6 tips for earning your horse’s trust and respect

Dear owner

So, you want my respect and trust? Are you doing the right things to earn them?

Are you consistent every time you work with me? No matter what it is we’re doing?

When you lead me do you ensure that I respect your space, or do you let me tread on your toes and walk all over you? Do you respect my space? Do you come to me when you are calm and clear-headed, or do you come to me when you are in one of those strange, uptight moods which makes you very confusing to me? I get very baffled and find it hard to trust you if you seem like a different person some days.

Can I depend on you and your ability to protect me and be a strong leader? Can you make me feel secure when you are on my back, or do you make me feel like I have to take control and do my own thing? Do I need to take the reins myself?

Have you taken the time to do the work, read the research and understand my nature?


Your beloved steed.


Learning how to gain your horse’s respect is a good starting point for my blog series, because if you don’t have that respect and trust, none of the work you do with your horse will run smoothly. Whether you are riding your horse, leading your horse or brushing your horse, the suggestions set out below will always apply. You need to be constantly mindful, alert and aware, because horses are masters at watching your body language and will pick up the smallest inconsistencies. Future posts will elaborate on some of the things I have touched on here, but the basics of enjoyable riding really begin with the fundamentals and those start in the mind of your horse.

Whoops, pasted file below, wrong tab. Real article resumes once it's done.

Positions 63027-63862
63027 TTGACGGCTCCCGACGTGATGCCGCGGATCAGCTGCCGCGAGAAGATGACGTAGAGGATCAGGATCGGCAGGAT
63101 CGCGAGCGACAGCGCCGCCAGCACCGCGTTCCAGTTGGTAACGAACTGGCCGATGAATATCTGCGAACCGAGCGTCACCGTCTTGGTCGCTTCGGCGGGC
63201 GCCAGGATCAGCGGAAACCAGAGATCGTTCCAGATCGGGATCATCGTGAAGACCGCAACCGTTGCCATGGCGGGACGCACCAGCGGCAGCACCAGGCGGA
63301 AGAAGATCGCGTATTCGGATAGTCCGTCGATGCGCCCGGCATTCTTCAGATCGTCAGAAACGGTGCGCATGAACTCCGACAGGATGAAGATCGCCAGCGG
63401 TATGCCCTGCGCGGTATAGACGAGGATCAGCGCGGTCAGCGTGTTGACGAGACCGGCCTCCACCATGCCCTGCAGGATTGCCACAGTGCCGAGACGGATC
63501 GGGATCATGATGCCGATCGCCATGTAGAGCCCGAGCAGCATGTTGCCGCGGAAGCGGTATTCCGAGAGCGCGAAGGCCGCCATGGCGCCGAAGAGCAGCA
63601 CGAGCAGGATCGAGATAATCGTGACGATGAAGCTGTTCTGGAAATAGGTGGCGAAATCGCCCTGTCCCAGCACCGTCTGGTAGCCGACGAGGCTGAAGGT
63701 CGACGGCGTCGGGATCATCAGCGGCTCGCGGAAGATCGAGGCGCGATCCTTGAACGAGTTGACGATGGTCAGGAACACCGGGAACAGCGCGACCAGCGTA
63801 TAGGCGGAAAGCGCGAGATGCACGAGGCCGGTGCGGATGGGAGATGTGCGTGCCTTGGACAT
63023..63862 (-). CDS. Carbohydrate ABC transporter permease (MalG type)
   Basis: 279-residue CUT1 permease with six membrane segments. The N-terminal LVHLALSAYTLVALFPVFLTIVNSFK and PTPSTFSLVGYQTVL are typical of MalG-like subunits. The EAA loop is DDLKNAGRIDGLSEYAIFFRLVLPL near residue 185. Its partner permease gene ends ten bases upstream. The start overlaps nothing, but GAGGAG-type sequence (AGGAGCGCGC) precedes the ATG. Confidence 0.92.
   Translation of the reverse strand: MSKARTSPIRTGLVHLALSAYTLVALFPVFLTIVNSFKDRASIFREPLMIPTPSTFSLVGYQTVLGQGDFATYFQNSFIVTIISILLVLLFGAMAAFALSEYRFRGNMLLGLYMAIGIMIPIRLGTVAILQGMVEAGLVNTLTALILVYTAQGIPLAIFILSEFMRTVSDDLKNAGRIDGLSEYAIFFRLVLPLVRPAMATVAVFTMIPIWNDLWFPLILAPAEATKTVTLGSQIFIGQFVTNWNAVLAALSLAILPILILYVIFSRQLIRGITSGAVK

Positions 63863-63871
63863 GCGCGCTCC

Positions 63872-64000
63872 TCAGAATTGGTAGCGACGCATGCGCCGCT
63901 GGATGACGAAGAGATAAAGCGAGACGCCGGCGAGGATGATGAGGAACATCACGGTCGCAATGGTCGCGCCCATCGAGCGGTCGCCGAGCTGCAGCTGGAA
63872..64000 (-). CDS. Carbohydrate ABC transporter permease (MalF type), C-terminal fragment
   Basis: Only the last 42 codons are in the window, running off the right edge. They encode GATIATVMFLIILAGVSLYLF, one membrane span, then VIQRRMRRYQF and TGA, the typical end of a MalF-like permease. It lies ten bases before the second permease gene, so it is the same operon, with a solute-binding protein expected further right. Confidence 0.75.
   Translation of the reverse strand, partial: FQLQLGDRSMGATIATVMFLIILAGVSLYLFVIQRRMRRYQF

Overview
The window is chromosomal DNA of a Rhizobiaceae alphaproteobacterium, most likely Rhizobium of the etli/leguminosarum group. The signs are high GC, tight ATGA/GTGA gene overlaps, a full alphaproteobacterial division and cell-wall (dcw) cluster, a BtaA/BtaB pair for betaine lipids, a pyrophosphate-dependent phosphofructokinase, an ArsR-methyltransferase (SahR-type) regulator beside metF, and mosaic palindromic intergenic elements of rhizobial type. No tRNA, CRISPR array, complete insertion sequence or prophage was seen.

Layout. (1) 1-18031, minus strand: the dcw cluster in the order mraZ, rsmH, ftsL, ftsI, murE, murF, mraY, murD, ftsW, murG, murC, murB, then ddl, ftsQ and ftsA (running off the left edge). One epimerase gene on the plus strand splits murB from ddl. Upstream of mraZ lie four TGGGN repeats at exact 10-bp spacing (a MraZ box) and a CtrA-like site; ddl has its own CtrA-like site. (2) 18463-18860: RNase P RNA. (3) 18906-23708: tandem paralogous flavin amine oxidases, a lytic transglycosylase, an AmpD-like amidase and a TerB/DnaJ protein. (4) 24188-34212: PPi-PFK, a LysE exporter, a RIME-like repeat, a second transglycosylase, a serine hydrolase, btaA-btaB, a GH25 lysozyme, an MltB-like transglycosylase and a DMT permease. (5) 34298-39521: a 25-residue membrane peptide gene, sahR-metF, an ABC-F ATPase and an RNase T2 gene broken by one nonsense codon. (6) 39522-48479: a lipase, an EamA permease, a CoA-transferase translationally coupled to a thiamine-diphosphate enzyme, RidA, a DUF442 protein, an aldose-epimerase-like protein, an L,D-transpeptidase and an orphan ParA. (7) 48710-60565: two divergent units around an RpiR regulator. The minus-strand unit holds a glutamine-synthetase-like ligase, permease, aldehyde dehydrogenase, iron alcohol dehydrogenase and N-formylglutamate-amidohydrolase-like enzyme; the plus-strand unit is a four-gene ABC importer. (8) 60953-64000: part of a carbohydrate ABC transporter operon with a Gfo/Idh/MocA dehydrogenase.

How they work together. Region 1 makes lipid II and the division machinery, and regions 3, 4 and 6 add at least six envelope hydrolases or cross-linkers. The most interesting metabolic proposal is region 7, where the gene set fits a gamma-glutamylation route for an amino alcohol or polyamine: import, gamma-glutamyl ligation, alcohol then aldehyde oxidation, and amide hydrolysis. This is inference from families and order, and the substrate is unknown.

1. Be a good leader

Horses are herd animals, and every herd has a leader. You need to be that leader to your horse when you are working with him. This means being confident, reliable, dependable and consistent whenever you are interacting with your horse.

Look at the roles in this example: You’ve just finished riding; you’ve had a good ride and you and your horse are feeling nice and relaxed. You move to lead your horse back to the paddock and you let him push in front of you (he’s now leader). Then while untacking him you allow him to walk away (he’s leading again). Then, while brushing him down, he nips at you (asserting dominance, again the leader in the partnership).

He feels entitled to behave as leader because you are doing nothing to challenge his behaviour – a good leader would not allow this behaviour. If this poor communication and inconsistency in establishing leadership is left unchecked, your horse will start to view you as a poor leader and trust and respect will break down. If your boundaries are crossed, you need to apply gentle corrective behaviour, straight away, every time.

Working with a trusted trainer to gently correct these boundary issues will do you both the world of good. You will learn about setting boundaries and he will learn about respecting them. You will learn to be confident with him without becoming arrogant and pushy or complacent.

2. Stay centred and practice mindfulness

Practice emotional control and staying centred. This will affect how you are with your horse (and how you are in life in general). As long as you stay centred, keep a clear head and concentrate consistently, your horse will learn to trust you and in turn respect you.

Practices such as meditation and DBT (Dialectical Behaviour Therapy) can help you with this and in everyday life, to develop mindfulness skills and teach you to live in the moment. Well known horse trainer, Warwick Schiller explains in this video (Change yourself to change your horse), how these practices have helped him become immeasurably better at working with horses over the last few years.